comment #23129 Lucymae2 6th Feb 14
I'm angry that the movies never established why The Ring is such a coveted item in the LOTR universe. From what we've seen onscreen, all it does is make you invisible at the cost of blurry color-blind vision. How does that live up to the promise of an ultimate relic of power? I know it's the "one ring to rule them all (referring to the other rings)" which implies the user can do some sort of mind-control on wearers of the lesser rings, but we never see that onscreen. In addition, while I've heard The Ring works best when used by powerful people, Sauran's finger (which had The Ring) was sliced off by a mortal wielding a mortal-forged blade of a non-special metal.

I know this sounds like a headscratcher rather than a review comment, but I'm just complaining on how an important question of mine was not answered in the movie.
comment #23754 Mr.Movie 9th Apr 14
Tolkien doesn't do practical, he does mythological. The ring doesn't make your powerful because it lets you shoot X lightning bolts out of the sky every day, it makes you powerful because it's an artifact an incredible powerful being poured all his malice into.

So there isn't really an explanation of what the ring 'does' because that doesn't fit the style of LOTOR which the writer was absolutely meticulous in creating (for example all the random names seem like weird foreign names to us but they were chosen to create reminders of all sorts of cultural heritages and linguistic connections). It's in the same way that Sauron and Gandalf don't really 'do' magic, they just wield power against each other and the person with the most authority in the world wins out.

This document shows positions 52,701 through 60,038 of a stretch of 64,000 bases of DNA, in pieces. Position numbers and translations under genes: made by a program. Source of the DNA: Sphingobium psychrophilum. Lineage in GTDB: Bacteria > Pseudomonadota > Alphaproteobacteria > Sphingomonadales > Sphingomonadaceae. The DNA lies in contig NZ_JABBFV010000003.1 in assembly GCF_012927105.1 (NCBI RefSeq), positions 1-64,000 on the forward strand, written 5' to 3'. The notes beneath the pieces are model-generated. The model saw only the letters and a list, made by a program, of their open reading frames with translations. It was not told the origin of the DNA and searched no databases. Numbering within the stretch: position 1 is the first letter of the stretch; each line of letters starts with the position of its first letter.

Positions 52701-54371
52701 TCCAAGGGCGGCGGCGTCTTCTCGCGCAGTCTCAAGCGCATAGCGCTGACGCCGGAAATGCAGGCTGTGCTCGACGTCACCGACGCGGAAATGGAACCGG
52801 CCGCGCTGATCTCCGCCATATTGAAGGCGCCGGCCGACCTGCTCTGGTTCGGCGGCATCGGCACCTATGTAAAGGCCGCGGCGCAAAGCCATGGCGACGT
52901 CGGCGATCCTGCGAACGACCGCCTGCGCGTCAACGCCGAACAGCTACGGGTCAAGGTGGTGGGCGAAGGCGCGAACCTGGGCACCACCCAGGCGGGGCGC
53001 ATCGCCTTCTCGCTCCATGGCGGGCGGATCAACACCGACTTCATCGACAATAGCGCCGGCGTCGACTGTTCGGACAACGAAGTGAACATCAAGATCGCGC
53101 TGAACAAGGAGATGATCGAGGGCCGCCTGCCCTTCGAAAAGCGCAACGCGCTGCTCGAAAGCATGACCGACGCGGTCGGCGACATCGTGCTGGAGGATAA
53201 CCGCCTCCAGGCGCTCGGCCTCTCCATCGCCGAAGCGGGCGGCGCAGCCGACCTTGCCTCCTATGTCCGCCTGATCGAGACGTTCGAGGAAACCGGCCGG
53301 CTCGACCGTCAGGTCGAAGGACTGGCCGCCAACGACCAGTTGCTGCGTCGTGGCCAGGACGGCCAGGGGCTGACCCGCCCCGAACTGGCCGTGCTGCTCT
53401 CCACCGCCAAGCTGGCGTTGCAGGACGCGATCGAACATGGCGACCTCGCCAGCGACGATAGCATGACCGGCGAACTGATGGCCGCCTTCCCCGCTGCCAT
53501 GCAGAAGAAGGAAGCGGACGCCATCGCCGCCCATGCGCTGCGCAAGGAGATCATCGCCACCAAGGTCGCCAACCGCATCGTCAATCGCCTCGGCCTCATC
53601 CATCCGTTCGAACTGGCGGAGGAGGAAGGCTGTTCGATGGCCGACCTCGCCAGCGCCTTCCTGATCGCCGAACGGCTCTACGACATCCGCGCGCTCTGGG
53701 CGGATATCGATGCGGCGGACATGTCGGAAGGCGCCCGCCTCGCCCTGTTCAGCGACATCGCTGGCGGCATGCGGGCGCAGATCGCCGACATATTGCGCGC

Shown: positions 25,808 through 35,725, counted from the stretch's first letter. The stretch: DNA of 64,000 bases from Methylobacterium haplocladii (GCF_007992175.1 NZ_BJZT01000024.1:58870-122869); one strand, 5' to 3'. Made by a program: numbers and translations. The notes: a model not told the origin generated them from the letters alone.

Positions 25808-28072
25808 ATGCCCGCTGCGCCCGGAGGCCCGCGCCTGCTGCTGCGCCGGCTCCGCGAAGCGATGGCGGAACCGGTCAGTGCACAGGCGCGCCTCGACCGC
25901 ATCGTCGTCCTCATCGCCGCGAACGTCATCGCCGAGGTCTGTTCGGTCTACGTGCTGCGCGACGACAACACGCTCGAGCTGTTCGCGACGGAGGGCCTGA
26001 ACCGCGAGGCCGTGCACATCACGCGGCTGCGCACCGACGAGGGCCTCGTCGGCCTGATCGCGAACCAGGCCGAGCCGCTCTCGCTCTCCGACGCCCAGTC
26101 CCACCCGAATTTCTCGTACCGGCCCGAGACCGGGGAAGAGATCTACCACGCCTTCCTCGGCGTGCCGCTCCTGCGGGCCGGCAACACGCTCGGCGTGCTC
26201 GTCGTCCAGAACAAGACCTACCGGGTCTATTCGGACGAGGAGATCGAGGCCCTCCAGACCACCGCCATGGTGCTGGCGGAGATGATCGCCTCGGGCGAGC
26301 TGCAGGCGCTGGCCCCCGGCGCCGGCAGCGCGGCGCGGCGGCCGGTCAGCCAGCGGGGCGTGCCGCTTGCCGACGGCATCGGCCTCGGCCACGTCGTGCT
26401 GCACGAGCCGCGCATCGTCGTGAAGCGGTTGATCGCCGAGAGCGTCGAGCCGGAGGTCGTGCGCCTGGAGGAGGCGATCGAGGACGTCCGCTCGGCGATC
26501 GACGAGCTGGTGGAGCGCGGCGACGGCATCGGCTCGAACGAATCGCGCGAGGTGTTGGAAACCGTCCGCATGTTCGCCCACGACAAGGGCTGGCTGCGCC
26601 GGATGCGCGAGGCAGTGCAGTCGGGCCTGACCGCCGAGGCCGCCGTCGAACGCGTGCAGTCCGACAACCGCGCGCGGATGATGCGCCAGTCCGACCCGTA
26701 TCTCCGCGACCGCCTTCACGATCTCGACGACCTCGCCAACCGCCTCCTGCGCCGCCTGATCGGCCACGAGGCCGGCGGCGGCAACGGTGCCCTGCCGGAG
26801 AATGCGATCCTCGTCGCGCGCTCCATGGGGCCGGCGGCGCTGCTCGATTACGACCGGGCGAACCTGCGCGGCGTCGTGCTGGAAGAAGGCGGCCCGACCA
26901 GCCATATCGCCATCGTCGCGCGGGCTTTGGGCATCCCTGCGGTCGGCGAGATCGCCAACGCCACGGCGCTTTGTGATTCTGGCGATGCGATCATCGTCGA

The Hobbit isn't actually like that which is an example of the big style shift between the two books. The Hobbit cares about details and less about mythology in many way, so in the Hobbit Gandalf creates and uses particular spells to achieve particular things. The ring has a specific function, the Dragon gets defeated by finding a weak point and hitting it for massive damage (although the Hobbit still isn't an ordinary sort of story so the person who hits it, hits it because his bloodline is true), A lot of the mini adventures are over very small details, like introducing the dwarves to Beorn in pairs, whereas in LOTR the equivalent would be mini stories explaining Faramir's place in the world or King Theodin's history etc.
comment #23755 TomWithNoNumbers 9th Apr 14